Unlike so much of what passes for mixed martial arts hype these days, the bantamweights aren't following any PR playbook -- which usually closes with postfight hugs and the admission that the back-and-forth was intended to drum up fan interest -- so much as expressing confidence in themselves and doubts about the opposition in advance of the most important bout in the history of their division.
Thursday at Jobing.com Arena in Glendale, Ariz., Cruz and Jorgensen will become the first fighters to compete for the UFC 135-pound championship. Technically speaking, Cruz is the defending World Extreme Cagefighting champion, but Zuffa -- parent company of WEC and the Ultimate Fighting Championship -- decided 2011 was the appropriate time to meld brands. So in the co-main event of the last of 53 WEC cards that have been promoted since 2001, a new, undoubtedly more prestigious championship is on the line.
"Even though Dominick is on some of the pound-for-pound rankings and he's fought a lot of the best guys out there, that belt is different than the WEC belt when you look at who's won it across all weight divisions," said Cruz's trainer, Eric Del Fierro. "We knew the WEC belt meant those guys at 145 and 135 were fighting the best of the best, so they earned it, they deserved it. But when you get a UFC belt and you see the guys wearing it in the past, there's some legitimate incredible athletes. It's a dream come to true to see your kid wearing that belt."
Cruz isn't, yet.
Although fighting under the UFC banner should do wonders for Cruz and his 145- and 135-pound compatriots featured by the WEC since Zuffa purchased the company and made lighter-weight divisions its focus in 2007, winning in the Octagon is key to any lasting notoriety. Save for a submission loss to Urijah Faber at 145 pounds in 2007, all Cruz has done is win.
Employing a style rarely utilized in MMA, Cruz made movement, footwork, speed and cardio the cornerstones of his impressive 16-1 record, which includes victories over Brian Bowles and Joseph Benavidez.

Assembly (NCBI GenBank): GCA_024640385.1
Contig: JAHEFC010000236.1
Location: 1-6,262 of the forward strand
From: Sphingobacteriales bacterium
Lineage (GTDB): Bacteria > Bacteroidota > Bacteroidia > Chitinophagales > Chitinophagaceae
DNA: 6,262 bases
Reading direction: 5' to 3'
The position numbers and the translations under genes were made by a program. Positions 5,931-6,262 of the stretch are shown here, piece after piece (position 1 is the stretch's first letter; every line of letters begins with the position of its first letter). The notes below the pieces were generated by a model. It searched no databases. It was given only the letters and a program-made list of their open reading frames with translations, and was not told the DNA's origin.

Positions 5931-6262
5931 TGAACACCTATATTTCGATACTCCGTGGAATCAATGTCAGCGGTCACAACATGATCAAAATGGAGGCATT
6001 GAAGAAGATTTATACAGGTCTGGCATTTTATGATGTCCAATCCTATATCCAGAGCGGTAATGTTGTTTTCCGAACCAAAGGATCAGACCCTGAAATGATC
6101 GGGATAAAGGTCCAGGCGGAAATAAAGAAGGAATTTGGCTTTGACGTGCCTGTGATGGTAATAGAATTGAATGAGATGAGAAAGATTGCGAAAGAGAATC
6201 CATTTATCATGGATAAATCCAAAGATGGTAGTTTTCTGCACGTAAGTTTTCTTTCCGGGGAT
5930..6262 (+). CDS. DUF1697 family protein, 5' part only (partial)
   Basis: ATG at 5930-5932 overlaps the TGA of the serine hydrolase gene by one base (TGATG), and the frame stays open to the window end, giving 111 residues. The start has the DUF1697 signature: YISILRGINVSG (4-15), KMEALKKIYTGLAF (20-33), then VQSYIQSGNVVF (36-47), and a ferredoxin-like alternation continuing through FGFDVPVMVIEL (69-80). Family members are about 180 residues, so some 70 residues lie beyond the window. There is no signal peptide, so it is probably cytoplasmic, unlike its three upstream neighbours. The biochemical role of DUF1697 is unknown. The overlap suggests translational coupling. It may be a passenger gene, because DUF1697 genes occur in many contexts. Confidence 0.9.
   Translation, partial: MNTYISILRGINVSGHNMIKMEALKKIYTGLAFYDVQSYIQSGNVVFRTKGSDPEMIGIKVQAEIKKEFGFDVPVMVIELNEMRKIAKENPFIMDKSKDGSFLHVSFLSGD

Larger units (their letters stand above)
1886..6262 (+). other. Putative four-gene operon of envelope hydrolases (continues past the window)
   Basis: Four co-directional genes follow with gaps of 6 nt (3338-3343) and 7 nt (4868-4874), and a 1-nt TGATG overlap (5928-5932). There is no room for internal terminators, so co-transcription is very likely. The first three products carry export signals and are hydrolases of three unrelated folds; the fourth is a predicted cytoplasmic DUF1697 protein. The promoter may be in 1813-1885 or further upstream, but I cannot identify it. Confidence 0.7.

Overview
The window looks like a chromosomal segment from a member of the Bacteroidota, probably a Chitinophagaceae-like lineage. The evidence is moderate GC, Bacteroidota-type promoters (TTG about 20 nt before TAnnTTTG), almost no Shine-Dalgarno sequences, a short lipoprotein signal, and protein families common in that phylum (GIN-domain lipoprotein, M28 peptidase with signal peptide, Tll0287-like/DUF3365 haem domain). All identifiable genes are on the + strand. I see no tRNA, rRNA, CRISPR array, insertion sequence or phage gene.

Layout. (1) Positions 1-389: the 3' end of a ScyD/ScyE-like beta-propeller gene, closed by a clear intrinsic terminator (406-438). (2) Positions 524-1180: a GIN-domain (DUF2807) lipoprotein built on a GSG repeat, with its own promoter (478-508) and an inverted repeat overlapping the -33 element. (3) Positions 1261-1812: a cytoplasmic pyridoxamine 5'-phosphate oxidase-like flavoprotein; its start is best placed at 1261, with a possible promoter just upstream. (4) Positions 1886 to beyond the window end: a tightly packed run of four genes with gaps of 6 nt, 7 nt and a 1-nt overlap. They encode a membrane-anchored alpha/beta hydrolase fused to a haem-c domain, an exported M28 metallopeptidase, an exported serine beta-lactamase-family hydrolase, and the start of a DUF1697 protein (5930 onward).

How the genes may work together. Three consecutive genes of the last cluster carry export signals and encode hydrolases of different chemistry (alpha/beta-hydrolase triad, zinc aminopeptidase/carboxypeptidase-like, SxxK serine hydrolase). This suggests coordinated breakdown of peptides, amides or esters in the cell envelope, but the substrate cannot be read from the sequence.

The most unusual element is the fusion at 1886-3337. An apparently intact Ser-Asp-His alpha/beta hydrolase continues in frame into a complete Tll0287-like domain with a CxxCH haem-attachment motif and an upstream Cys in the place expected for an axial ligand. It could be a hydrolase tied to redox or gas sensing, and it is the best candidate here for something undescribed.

"I think it's a huge reason why people don't quite believe in me 100 percent yet; a lot of people have a hard time believing in what they don't understand," Cruz said. "My style is so different, so new, something they've never seen, that people have no clue what the heck I'm doing out there. They don't see the strategy out there. All they see is me hopping around and looking way different, and funny, than everybody else in MMA. Nobody fights the way I do."
Jorgensen (11-3) views himself as the perfect foil to Cruz's "dancy thingy" style.
"I think he thinks I move straight forward. I do when my opponent moves straight back. A lot of my opponents lately have moved straight back. That's fine," said Jorgensen, 28, who needed no help standing out after being diagnosed with vitiligo, a relatively common disorder that destroys or weakens skin pigmentation, during his sophomore of high school. "They can think what they want. I don't really give a s---. I'm going in there with what I want to do. He can think it's about a bull and the matador. He can think my style plays into his style until he loses everything he thought he knew when I hit him. He can talk all he wants. I'll deliver."
Cruz and his camp fancy their chances against a pressure fighter like Jorgensen, a gritty three-time Pac-10 wrestling champion for Boise State University who transferred the energy and power that made him successful on wrestling mats to his MMA career.
"I feel like there's nothing he can bring to the table that I haven't already seen," Cruz said. "Really, I'll go out there and do what I've been doing. Everything will come together in the fight. I'll make reads and adjustments as the fight goes on, and go in there looking for the finish from beginning to end."
Said the champion: "The one thing I am scared of is fatigue.
"I work to failure in every single workout that I do. There is no possible way in any fight -- and I'm 100 percent positive on this -- that I'll get tired. I will never worry about that, because I can control that."
Jorgensen's experience in competition over the past 20 years tells him otherwise.
"I move forward with great pressure and great speed, but always under control," the challenger said. "At the same time, I know how to make people tired. That's one thing I guarantee you I know better than Dominick. Amongst all the other stuff I feel that I'm better at, there's one thing I'm very good at; and anybody I've ever competed against, whether it's college wrestling or a fight, will tell you I can make you tired. I don't care how good or how hard you train or what you tell yourself about your cardio, I will make you tired. I will make you forget what you know. And I will hurt you."
The conversation ends Thursday.
Josh Gross covers MMA for ESPN.com. Follow him on Twitter at JoshGrossESPN.